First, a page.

Any race longer than 26.2 miles is considered an “ultra-marathon.” Syracuse senior Justin Pascual is training for one. For some, it might sound crazy. But for Justin, whose favorite course is organic chemistry, there’s something truly fun about a challenge.
As native of Sierra Vista, Arizona, Syracuse wasn’t exactly a familiar place on the map when Justin arrived on campus in 2017. In fact, Justin enrolled at Syracuse University before ever visiting in New York State.
A deciding factor was the student-to-faculty ratios at SU, and specifically the nutrition and nutrition science programs, where Justin says students can build meaningful connections with faculty. “For me, one’s relationship with their faculty makes the experience, and Syracuse University offered to me exactly what I was looking for,” he says. “SU has this unique way of offering all the amenities and perks of a large university while maintaining a relatively quaint and small-town vibe.”
Justin completed an associate’s degree in general studies, focusing in chemistry, at the University of Maryland. After serving for 10 years in the United States Air Force, Justin decided to pursue further education at Syracuse. “Nutrition has always been a strong interest of mine; however, it wasn’t until I started at Syracuse that I found my passion for nutritional biochemistry,” says Justin. “Learning how the body skillfully interacts with ingested foods to optimize the performance of every cell is truly fascinating.”
In a Nutrition Research course with Dr. Dayeon Shin studying nutrition-applied scientific research methods, he was captivated. “It was the key that unlocked my academic passions. Combining curiosity, nutrition, and science into a systemic process, as nerdy as that may sound, was like music to my soul.”
But nutrition isn’t just about science. Over the summer, Justin visited Italy to tour the Tuscan countryside as part of the Mediterranean Food and Culture course offered at SU Florence led by Tanya Horacek, professor of nutrition. “We lived on working farms, which are pretty much bed and breakfasts with spectacular views, learned the traditional ways of pasta, pizza, and wine making, and toured cities such as Pisa and Florence,” Although Justin has travelled to 22 different countries, one of his more relaxing hobbies is cooking and hosting dinner for friends and family. The trip was a perfect fit. “It was an amazing experience.”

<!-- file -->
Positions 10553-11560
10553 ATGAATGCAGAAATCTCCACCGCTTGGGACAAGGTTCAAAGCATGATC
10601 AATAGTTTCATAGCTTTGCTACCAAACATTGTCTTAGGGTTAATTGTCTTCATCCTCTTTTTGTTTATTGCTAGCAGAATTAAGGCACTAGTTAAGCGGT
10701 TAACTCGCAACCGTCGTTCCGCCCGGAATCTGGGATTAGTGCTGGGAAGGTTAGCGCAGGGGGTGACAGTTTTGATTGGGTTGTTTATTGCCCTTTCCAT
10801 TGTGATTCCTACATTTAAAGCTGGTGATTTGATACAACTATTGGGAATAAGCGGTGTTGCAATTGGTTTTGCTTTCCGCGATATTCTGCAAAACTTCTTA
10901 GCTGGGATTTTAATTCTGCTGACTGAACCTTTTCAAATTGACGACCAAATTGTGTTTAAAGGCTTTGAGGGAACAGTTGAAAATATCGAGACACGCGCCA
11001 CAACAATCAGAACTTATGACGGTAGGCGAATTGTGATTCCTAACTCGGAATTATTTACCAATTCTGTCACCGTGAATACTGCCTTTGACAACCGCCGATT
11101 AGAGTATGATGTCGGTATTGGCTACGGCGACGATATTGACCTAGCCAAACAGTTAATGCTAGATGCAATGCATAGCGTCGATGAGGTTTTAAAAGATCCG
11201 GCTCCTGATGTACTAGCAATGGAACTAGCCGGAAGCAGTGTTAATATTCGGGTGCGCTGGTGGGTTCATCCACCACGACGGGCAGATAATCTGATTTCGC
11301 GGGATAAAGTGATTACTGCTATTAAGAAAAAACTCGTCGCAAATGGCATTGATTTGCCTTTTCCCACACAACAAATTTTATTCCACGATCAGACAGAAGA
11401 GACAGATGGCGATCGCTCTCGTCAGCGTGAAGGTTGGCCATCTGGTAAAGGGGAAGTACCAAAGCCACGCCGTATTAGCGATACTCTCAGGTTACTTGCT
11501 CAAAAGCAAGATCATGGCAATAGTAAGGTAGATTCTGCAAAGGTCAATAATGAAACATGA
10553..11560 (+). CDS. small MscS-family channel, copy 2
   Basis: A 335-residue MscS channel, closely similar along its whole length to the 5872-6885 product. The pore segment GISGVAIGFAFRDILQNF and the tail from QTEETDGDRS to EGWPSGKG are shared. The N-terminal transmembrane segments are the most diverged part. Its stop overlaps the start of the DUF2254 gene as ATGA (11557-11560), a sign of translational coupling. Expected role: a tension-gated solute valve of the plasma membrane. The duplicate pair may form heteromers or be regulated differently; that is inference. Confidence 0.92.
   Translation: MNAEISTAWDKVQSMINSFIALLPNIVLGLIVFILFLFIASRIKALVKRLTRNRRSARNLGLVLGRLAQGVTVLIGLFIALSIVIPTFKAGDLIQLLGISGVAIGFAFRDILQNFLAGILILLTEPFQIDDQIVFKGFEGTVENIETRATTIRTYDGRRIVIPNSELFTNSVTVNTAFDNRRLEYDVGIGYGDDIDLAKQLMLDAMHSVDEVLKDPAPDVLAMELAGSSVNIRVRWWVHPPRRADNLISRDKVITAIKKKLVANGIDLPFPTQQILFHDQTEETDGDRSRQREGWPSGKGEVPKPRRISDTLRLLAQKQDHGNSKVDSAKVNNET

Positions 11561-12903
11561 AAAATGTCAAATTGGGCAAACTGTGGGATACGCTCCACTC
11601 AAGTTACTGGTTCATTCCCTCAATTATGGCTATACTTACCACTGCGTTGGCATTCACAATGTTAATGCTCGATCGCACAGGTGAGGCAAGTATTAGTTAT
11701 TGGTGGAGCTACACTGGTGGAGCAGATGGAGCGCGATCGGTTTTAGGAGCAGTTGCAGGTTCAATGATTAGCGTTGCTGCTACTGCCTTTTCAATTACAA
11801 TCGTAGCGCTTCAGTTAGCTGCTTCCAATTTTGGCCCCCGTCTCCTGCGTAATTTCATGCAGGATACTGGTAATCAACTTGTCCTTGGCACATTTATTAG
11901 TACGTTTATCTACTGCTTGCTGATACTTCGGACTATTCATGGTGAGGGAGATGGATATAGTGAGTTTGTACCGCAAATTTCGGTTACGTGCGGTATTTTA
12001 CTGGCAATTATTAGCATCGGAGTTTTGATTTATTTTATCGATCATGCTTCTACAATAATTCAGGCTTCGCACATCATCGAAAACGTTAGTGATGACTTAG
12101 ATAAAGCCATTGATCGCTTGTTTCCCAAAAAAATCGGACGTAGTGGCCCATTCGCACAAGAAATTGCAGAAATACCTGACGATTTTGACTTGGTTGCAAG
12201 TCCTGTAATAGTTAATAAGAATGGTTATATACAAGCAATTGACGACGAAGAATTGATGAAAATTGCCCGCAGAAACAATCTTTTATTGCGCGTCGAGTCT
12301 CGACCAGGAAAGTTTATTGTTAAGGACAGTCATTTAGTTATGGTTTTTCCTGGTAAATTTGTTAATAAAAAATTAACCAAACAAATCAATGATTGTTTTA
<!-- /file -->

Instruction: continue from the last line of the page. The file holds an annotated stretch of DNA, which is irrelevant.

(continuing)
Back on campus, you can find Justin giving tours of campus and answering questions for visiting prospective students as a Falk College Ambassador. He’s also a Ronald E. McNair Scholar. The McNair Scholars Program serves undergraduate students from underrepresented populations to support active student research and preparation for graduate or doctoral study.
“To put it simply, being at Syracuse is like being home,” he says. “Being in the military for 10 years, I’ve traveled a lot, had to live in many different places, and met many different people; however, I never felt like I truly belonged the way I do at SU.”
With support from University staff and advisors, Justin came to Syracuse and found it to be a place where he could discover his own interests, envision his goals, and create an experience to achieve them. “I started out this journey here slightly intimated and a bit fearful not knowing exactly what I wanted to do with the degree, or even if my major was the right one for me. However, my interests and passions have evolved semester after semester and I feel that I’m really heading down the path I was destined to be on.”
“I think that’s what it means to ‘Be Orange’: to pave the way for those coming behind us, to create opportunity and invoke inspiration, and to leave a place better than we found it,” he says.
Justin plans to continue his academic career through a Ph.D. in nutritional biochemistry researching nutrition immunology, and to someday work for NASA’s Johnson Space Center in the nutrition biochemistry lab.